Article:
Nevertheless, other news reports testify to the considerable difficulties Christians face when they try to practice their faith. Both Christians and intellectuals are frequent targets of legal action taken under article 301 of the penal code. The article allows people to be charged for denigrating “Turkish identity,” explained a report by Compass Direct News last Nov. 27.
Compass Direct is a Christian news service based in California, reporting on religious persecution. The report presented the case of Hakan Tastan and Turan Topal, who appeared Nov. 23 before the Silivri Criminal Court, located in northwestern Turkey.
As Muslims converted to Christianity, they were accused not only of denigrating Turkish identity, but also of reviling Islam. “We don’t use force to tell anyone about Christianity,” Tastan said to the media outside the courtroom according to Compass Direct. “But we are Christians, and if the Lord permits, we will continue to proclaim this,” he added.
Christians likened to terrorists
Compass Direct also reported that attorney Kemal Kerincsiz, who intervened for the prosecution, is notorious for his actions against intellectuals using article 301. “Christian missionaries working almost like terrorist groups are able to enter into high schools and among primary school students,” Kerincsiz told reporters. The court case against the two Christians is still underway.
Further difficulties were reported in an article published by the Boston Globe last Dec. 9. The newspaper referred to the difficulties faced by Metropolitan Apostolos, a Greek Orthodox bishop.
In 1971, the government shut down the Halki theological seminary on Heybeliada, an island in the Sea of Marmara. The school had trained generations of Orthodox leaders, but authorities closed it, along with other private religious schools. In the meantime the Greek Orthodox community in Turkey has dwindled to 3,000, from 180,000 in 1923.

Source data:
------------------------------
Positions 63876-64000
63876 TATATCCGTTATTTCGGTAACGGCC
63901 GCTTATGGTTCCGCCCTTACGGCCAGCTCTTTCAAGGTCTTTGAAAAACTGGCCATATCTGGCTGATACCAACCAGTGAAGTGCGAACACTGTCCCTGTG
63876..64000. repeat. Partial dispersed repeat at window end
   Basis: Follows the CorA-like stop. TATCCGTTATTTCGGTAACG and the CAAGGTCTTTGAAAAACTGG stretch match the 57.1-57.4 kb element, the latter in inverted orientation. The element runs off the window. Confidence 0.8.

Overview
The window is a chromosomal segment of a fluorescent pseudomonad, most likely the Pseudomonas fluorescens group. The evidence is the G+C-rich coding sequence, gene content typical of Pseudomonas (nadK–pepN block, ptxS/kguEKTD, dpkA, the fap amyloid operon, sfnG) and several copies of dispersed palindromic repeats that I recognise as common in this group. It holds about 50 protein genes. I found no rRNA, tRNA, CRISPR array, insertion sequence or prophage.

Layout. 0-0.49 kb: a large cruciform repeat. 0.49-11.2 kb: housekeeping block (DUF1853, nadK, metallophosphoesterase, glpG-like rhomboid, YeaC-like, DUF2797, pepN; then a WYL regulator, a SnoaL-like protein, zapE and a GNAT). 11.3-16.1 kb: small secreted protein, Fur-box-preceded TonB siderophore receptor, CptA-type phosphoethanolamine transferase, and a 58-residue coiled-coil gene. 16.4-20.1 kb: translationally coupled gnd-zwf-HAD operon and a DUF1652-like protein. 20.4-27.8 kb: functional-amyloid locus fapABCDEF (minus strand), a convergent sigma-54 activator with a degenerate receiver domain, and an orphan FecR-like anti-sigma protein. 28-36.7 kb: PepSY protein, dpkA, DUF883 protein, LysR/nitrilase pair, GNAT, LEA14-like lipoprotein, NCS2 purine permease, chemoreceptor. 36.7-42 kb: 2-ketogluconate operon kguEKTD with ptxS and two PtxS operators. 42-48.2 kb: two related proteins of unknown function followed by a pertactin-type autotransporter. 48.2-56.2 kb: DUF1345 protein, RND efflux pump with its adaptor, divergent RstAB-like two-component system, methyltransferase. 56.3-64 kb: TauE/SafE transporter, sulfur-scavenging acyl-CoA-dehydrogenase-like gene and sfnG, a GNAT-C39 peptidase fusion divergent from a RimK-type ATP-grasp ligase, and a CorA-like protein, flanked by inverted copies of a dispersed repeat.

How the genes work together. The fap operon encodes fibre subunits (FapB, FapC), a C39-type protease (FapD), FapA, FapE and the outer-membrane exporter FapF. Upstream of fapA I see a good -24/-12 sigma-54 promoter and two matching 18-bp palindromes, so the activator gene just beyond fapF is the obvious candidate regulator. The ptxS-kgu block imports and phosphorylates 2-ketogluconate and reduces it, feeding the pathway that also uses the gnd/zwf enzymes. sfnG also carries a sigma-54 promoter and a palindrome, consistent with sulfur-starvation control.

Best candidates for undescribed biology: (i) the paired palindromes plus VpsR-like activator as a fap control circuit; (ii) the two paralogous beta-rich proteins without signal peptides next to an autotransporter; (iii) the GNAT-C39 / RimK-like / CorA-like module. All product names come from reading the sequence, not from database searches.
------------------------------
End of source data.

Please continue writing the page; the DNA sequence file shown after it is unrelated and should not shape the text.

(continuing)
In general, noted the Boston Globe, Turkey’s religious minorities including about 68,000 Armenian Orthodox, 20,000 Catholics, 23,000 Jews, and 3,000 Greek Orthodox face numerous legal restrictions.
Catholics, for example, encounter considerable difficulties when it comes to obtaining legal rights over property and work permits for clergy and nuns, explained Otmar Oehring, in an article written for the Forum 18 news service Jan. 18. The Norwegian-based Forum 18 reports on issues related to religious freedom.
Places of worship of minority communities which are allowed to maintain legally-recognized community foundations — such as the Greek Orthodox, the Armenians, the Syrian Orthodox and the Jews — are owned by these foundations, commented Oehring.
But Catholics and Protestants are not allowed to set up such foundations. Consequently, title deeds indicate that the congregations or church communities themselves own the buildings. Yet the state often refuses to recognize this. Additional legal obstacles include problems in setting up bank accounts and in publishing religious books and magazine.
At the time of Benedict XVI’s visit to Turkey at the end of last year, Vatican representatives and government officials discussed the possibility of establishing a mixed working group to resolve the Catholic Church’s problems in Turkey, according to Oehring. There has been little or no progress on the matter, however.
During his visit, the Pope held a meeting with the president of the government’s religious affairs directorate. In his address, given Nov. 28, the Pontiff called for an “authentic dialogue between Christians and Muslims, based on truth and inspired by a sincere wish to know one another better, respecting differences and recognizing what we have in common.”
The Pope also called for freedom of religion, “institutionally guaranteed and effectively respected in practice.” A call that takes on greater urgency after the recent attacks.